Pattern Making Supplies
As I pull my life back on track from the train wreck of last week, I look to my next project. The Caftan project IS winding down, with only two sews left to demonstrate, and this has left me looking for my next pattern. Caftan was pretty straight forward, being all basic geometric shapes, but as I read more in to fashion history during my weekly review, I find a lack of patterns in the styles that I want to reproduce. So what is a seamstress to do? Learn to make her own patterns.
To that end, I dug in to my library and found this, rather weighty, tome:
Now, my understanding is that this text book is used in fashion design schools. I lack the time, resources, and overall desire to attend class at a design school. I have no desire to relocate to New York or California, and I find overall that formal education stifles creativity. So I’m going to attempt to work my way through the exercises on my own. With you guys watching!
Now, for reasons, some of which have to do with copyrights and some of which have to do with my own desire to keep moving forward, I am NOT doing a page by page review. While I genuinely feel ALL the information in the book is important for burgeoning young fashion designers, if you want all the details, you can in fact buy the book yourself. But I will start with a list of the tools author Helen Joseph Armstrong says are necessary to get started.
Top of the list are pinning supplies. 1 is a pin cushion. These little tomatoes are familiar to anyone who has ever had a family member who sews. Attached to the green part at the top is a little strawberry of emery dust, which you can use to sharpen your pins and scrape burrs off of them. 2 are the Dressmaker Silk #17 draping and fitting pins. 3 is a straight pin holder. This one is magnetic with space underneath and a lid. 4 is a wrist pin cushion, so you don’t have to hold pins in your mouth.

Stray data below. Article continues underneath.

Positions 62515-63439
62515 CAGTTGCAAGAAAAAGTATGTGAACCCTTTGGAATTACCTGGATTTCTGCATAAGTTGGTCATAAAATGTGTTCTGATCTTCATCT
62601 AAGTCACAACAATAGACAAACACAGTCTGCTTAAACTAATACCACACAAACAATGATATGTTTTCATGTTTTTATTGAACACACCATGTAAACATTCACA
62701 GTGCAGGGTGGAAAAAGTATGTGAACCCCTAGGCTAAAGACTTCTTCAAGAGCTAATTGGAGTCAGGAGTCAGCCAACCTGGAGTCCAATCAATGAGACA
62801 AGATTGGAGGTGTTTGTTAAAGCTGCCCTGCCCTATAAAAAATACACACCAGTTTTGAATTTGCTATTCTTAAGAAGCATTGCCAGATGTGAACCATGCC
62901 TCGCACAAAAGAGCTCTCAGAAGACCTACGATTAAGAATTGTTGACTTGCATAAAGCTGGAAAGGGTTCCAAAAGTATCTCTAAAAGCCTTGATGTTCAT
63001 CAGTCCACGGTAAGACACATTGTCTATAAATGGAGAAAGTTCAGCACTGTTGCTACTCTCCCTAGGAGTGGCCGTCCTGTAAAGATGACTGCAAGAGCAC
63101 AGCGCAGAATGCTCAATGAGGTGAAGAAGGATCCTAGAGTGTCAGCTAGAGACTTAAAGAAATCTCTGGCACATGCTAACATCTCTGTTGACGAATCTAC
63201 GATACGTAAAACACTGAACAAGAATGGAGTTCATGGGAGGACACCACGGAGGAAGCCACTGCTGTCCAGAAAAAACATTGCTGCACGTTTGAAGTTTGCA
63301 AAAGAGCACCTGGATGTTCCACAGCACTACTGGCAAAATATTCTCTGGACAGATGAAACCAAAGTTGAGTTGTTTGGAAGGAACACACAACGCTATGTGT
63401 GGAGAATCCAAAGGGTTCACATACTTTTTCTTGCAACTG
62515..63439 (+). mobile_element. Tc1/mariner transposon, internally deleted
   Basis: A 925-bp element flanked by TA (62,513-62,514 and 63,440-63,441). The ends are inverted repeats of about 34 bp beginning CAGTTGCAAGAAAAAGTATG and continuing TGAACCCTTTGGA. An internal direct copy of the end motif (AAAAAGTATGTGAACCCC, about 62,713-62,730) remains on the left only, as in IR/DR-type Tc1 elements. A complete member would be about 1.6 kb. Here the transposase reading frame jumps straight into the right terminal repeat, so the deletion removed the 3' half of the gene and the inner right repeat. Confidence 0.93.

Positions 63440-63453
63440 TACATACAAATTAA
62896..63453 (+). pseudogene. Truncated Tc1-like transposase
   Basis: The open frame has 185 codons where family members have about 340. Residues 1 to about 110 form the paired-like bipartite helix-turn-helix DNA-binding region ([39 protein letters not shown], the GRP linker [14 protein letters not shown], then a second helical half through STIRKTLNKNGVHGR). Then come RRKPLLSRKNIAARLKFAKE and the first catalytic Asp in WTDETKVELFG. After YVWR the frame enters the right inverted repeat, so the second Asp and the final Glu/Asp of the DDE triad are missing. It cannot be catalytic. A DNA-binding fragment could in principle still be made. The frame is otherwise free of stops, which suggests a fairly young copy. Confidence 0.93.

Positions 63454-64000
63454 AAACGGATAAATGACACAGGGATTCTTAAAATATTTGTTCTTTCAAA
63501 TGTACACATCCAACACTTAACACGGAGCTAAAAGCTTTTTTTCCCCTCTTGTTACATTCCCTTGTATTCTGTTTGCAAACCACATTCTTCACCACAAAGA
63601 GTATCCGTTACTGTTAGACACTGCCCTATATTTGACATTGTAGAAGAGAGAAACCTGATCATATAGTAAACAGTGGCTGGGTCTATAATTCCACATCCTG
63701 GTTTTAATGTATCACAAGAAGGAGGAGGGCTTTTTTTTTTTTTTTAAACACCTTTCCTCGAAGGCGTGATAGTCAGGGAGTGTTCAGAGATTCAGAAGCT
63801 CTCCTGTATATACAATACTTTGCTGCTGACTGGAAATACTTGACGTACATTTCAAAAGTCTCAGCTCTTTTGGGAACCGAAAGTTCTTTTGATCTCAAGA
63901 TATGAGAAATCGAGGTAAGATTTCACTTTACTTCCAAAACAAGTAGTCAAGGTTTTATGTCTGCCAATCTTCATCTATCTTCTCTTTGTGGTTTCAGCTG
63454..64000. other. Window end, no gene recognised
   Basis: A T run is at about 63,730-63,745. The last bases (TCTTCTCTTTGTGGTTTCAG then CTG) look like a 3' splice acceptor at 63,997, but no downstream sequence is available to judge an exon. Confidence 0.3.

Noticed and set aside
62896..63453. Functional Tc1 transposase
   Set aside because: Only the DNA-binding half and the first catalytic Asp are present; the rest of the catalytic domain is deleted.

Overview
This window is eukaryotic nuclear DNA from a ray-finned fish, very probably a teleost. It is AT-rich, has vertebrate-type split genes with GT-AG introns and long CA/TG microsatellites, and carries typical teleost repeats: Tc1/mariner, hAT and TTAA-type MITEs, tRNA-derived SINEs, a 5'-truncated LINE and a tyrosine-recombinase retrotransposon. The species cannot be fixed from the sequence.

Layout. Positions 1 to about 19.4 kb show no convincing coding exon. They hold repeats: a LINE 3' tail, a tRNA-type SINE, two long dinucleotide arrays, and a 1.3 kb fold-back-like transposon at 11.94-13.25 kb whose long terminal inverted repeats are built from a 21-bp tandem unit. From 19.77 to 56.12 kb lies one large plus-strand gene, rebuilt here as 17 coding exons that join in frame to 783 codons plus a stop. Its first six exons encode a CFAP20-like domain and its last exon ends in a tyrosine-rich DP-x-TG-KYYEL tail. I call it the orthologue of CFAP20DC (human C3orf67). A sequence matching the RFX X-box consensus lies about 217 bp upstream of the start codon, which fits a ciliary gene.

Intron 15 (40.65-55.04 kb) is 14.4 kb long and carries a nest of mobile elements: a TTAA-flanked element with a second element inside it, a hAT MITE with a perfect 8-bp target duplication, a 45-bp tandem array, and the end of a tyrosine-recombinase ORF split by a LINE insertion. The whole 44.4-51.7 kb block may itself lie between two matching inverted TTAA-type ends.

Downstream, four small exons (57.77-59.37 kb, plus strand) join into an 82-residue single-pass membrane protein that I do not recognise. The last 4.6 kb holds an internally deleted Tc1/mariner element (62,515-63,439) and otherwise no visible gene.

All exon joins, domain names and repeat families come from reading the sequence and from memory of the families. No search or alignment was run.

Scissors seem like an obvious supply. Technically you only need two pair, one for fabric, one for paper. Here I have 1 professional tailor’s shears, 2 my micro-serrated Ginghers, and 3 paper scissors.
Supplies to mark your patterns as well as marking and tracking CHANGES to those patterns, and marking the fabric as you work out kinks in design. 1 is Tailors Chalk, 2 Fine point pens, 3 Mechanical Pencils, 4 Felt tip markers, 5 colored pencils.
Measuring tools are important too, not just for the straight lines, but to track exactly how long a curve is and where to place the button holes. 1 is a yard stick, 2 is a triangle, 3 is a tape measure, 4 is a square, 5 is a short ruler, 6 is a simplex folding measure, 7 is a flexible ruler.
Curve rules are needed for blending and truing lines from hips, bust, shoulders, and darts. 1 is a hip curve rule, 2 is a vary form curve, 3 is a variety of French and Sleigh curves.
Some basic office supplies are also called for in the supply section. Here I have 1 push pins, 2 a stapler, 3 magic mend Scotch Tape. Not shown is a staple remover.
Pattern marking supplies will be used as the project progresses to make sure pieces match. 1 is a pattern notcher, 2 is an awl, 3 is a blunted tracing wheel, 4 is a tracing wheel, 5 is a needle point tracing wheel.
Finally are some miscellaneous supplies. The book actually calls for metal pattern weights, but at $20/weight, I’m opting instead to use my existing pattern weights. If I’m wrong, I can buy the metal ones later. So here we have 1 pattern weights, 2 black twill tape in 1/4”, 1/2” and 1” widths, and 3 pattern hooks.
All supplies here were purchased at one of three locations; however, I am reasonably certain that these are NOT the ONLY locations where pattern making supplies can be found.
For a video version of the supplies, where I do my best to impersonate the late great Billy Mays: